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5 investor red flags to look out for, according to this University of Houston expert

Keep an eye out for these warning signs when looking for funding. Miguel Tovar/University of Houston

Venture capitalists give you plenty of reason to be on the look out for investor red flags.

In The Parable of the Scorpion and the Frog, the frog entrusts the scorpion not to sting it while it helps the scorpion cross a lake. The scorpion promises not to sting the frog, reasoning that both would drown. The scorpion stung the frog anyway. As a result, both drowned. The moral of the story is that a scorpion, like any animal, is true to its nature.

Think of venture capitalists as scorpions. They are constantly trying to undermine established terms in order to either avoid a financial downside, or collect on the financial upside, even at a startup's expense. As a result, they will not think twice about screwing you over.

Venture capitalists have a clear institutional objective: if your company is successful, they collect as much money as they can based on the agreed upon terms. On the other hand, if your company falls flat on its rear, venture capitalists will look to avoid losing money. At all costs. Even if it means bending the terms of your agreement and hurting your company further.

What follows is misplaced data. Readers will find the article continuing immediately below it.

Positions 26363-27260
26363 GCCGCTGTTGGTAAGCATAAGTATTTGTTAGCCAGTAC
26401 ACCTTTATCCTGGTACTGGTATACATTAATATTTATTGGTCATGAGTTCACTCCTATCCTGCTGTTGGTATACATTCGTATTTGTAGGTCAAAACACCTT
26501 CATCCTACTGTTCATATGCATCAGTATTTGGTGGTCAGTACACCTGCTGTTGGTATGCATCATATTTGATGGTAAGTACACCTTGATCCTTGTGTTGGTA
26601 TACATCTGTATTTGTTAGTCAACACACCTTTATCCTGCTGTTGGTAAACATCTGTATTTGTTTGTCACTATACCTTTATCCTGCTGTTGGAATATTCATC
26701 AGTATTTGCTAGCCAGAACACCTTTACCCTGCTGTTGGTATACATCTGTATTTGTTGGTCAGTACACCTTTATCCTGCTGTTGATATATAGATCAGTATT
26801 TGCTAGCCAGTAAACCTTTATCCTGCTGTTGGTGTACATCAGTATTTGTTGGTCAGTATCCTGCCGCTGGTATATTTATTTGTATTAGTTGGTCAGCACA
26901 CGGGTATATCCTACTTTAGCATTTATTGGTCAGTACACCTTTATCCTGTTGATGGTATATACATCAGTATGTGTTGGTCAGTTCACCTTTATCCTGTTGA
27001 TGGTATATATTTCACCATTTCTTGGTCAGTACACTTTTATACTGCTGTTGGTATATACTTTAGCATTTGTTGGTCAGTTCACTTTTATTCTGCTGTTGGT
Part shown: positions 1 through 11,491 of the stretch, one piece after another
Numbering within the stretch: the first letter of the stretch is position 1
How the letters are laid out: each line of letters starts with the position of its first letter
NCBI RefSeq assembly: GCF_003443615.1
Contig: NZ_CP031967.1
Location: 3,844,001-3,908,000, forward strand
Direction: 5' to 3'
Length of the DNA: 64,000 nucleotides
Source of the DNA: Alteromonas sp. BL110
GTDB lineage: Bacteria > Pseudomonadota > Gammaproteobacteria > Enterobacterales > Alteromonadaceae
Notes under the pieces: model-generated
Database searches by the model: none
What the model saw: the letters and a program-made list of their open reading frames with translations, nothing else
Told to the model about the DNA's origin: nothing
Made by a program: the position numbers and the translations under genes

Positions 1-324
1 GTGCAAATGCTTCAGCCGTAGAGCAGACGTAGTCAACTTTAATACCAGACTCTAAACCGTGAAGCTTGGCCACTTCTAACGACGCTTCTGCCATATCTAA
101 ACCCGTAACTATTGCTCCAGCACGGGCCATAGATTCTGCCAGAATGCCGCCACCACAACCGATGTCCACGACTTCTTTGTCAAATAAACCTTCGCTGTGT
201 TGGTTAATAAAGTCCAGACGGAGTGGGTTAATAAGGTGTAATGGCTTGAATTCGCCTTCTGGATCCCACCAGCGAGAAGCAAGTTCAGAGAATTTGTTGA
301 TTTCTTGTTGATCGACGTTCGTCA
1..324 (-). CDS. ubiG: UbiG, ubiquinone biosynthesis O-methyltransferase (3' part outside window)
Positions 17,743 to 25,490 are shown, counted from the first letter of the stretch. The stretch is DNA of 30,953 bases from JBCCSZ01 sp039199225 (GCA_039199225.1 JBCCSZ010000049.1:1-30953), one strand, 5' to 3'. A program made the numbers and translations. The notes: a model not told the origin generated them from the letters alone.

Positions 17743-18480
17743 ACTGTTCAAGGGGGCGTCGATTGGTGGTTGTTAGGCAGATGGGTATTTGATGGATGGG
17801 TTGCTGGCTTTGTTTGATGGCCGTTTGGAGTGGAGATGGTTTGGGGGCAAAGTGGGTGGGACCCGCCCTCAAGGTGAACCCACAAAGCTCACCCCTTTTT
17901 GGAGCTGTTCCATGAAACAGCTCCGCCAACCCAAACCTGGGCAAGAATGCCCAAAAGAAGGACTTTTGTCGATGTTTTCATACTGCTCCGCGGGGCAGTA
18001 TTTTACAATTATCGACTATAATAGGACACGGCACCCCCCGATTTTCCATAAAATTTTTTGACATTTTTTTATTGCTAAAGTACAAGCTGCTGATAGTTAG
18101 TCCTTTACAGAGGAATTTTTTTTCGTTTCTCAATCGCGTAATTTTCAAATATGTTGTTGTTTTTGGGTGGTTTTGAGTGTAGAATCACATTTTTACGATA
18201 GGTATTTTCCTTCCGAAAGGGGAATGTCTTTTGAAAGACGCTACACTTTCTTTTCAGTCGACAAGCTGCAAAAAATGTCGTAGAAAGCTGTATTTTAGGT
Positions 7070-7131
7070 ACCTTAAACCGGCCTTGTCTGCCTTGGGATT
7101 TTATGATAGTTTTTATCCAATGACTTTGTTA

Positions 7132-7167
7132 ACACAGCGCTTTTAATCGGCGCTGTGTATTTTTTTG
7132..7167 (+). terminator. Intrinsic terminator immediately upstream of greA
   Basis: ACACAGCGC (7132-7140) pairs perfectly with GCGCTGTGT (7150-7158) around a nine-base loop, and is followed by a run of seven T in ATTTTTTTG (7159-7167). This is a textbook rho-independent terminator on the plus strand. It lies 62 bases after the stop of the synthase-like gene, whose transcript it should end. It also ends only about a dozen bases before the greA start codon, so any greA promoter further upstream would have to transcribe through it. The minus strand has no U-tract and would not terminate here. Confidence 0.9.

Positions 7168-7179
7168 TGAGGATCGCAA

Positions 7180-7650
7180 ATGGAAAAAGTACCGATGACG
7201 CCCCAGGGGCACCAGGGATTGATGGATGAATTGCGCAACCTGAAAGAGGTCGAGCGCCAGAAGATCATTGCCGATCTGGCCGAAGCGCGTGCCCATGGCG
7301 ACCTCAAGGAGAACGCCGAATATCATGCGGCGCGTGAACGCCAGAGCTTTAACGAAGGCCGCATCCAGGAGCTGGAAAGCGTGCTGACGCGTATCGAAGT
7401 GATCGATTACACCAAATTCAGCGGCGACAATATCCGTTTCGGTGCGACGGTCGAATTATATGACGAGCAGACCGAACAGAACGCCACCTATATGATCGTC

Here are the top five red flags to look out for from a venture capitalist.

Bad terms

Firstly, there are many times when a bad investor will strong-arm a company founder into a tough deal. If the investor even hints that there will be no room for negotiation, that's a definite red flag. You have a right to negotiate certain terms and request flexibility. The best investors will want to work with you because it's unlikely they'll want a sour relationship with their investment. If your investor seems to say "no" a lot to you, how much do they really care about your company's growth?

Unpredictable behavior